These four documents together serve as authorization to pay for merchandise and should be checked against the accounting records. Without these documents, a company might fail to pay a legitimate invoice, pay fictitious invoices, or pay an invoice more than once. Companies can accomplish proper internal control only by periodically checking the source documents of business transactions with the accounting records of those transactions.

Unfortunately, even though a company implements all of these features in its internal control structure, theft may still occur. If employees are dishonest, they can usually figure out a way to steal from a company, thus circumventing even the most effective internal control structure. Therefore, companies should carry adequate casualty insurance on assets.

Inventory Management Systems

An inventory management system is a series of procedures, often aided by computer software, that tracks assets progression through inventory. For example, assume a set amount of raw material is acquired by the company. When the company receives that material, the amount should be noted in the inventory management system. As the material is processed into the goods for resale, the amount of raw material used should be deducted from the "raw material inventory" and the amount of goods that result from the process should be added to the "finished goods inventory. " As each finished item is sold, the "finished goods inventory" should be decreased by that amount.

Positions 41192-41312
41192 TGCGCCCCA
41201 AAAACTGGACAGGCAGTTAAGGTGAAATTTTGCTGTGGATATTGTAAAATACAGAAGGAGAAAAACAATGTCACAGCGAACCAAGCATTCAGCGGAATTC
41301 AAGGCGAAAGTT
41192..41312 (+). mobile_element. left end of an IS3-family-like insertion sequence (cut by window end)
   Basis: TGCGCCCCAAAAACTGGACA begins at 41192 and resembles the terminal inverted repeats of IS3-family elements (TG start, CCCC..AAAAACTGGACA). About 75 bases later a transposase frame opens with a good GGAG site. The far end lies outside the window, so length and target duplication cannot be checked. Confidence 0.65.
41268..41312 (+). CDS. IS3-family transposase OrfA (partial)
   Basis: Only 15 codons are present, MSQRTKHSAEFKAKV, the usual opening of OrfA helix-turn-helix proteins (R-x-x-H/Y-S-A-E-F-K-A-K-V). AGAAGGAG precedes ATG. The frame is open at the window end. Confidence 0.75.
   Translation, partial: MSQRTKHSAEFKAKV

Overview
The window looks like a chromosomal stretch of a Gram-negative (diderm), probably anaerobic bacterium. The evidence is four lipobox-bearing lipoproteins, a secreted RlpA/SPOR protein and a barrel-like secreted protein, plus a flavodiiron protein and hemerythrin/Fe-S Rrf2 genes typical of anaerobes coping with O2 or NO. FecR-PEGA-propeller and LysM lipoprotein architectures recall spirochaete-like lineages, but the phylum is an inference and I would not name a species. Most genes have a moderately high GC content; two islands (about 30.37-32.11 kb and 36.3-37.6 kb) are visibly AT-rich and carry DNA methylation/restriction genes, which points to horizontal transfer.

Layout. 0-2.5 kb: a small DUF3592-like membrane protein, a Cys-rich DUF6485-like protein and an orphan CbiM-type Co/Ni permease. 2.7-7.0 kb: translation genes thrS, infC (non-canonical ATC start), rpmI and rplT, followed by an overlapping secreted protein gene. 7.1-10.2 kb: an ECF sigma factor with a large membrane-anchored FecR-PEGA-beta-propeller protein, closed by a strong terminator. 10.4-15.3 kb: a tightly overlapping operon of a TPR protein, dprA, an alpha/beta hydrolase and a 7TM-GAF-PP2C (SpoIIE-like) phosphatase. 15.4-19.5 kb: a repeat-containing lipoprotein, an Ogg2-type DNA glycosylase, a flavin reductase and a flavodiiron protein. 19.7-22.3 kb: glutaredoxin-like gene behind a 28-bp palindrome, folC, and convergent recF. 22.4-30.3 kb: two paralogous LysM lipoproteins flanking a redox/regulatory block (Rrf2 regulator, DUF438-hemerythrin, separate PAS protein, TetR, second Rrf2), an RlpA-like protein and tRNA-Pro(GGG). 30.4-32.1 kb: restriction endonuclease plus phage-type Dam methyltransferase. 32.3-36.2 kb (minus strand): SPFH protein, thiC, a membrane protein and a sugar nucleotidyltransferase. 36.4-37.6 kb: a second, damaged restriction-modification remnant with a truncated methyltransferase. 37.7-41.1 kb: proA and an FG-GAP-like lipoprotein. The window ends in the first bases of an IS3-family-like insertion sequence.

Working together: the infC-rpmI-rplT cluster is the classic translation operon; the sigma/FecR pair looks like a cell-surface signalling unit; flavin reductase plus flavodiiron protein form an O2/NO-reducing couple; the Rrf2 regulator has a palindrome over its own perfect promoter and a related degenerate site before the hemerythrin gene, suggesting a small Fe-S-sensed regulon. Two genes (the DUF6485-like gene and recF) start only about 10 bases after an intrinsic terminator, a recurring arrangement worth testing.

The benefit of a properly used and maintained inventory management system is that it allows management to be able to know how much inventory it has at any given time.

Physical Inventory Count

Physical inventory counts are a way of ensuring that a company's inventory management system is accurate and as a check to make sure goods are not being lost or stolen. A detailed physical count of a company's entire inventory is generally taken prior to the issuance of a company's balance sheet, to ensure that the company accurately report its inventory levels.

Cycle Counts

Companies usually conduct cycle counts periodically throughout an accounting period as a means to ensure that the information in its inventory management system is correct. To conduct a cycle count, an auditor will select a small subset of inventory, in a specific location, and count it on a specified day. The auditor will then compare the count to the related information in the inventory management system. If the counts match, no further action is taken. If the numbers differ, the auditor will take additional steps to determine why the counts do not match.

Cycle counts contrast with traditional physical inventory in that a full physical inventory may stop operation at a facility while all items are counted at one time. Cycle counts are less disruptive to daily operations, provide an ongoing measure of inventory accuracy and procedure execution, and can be tailored to focus on items with higher value, higher movement volume, or that are critical to business processes. Cycle counting should only be performed in facilities with a high degree of inventory accuracy.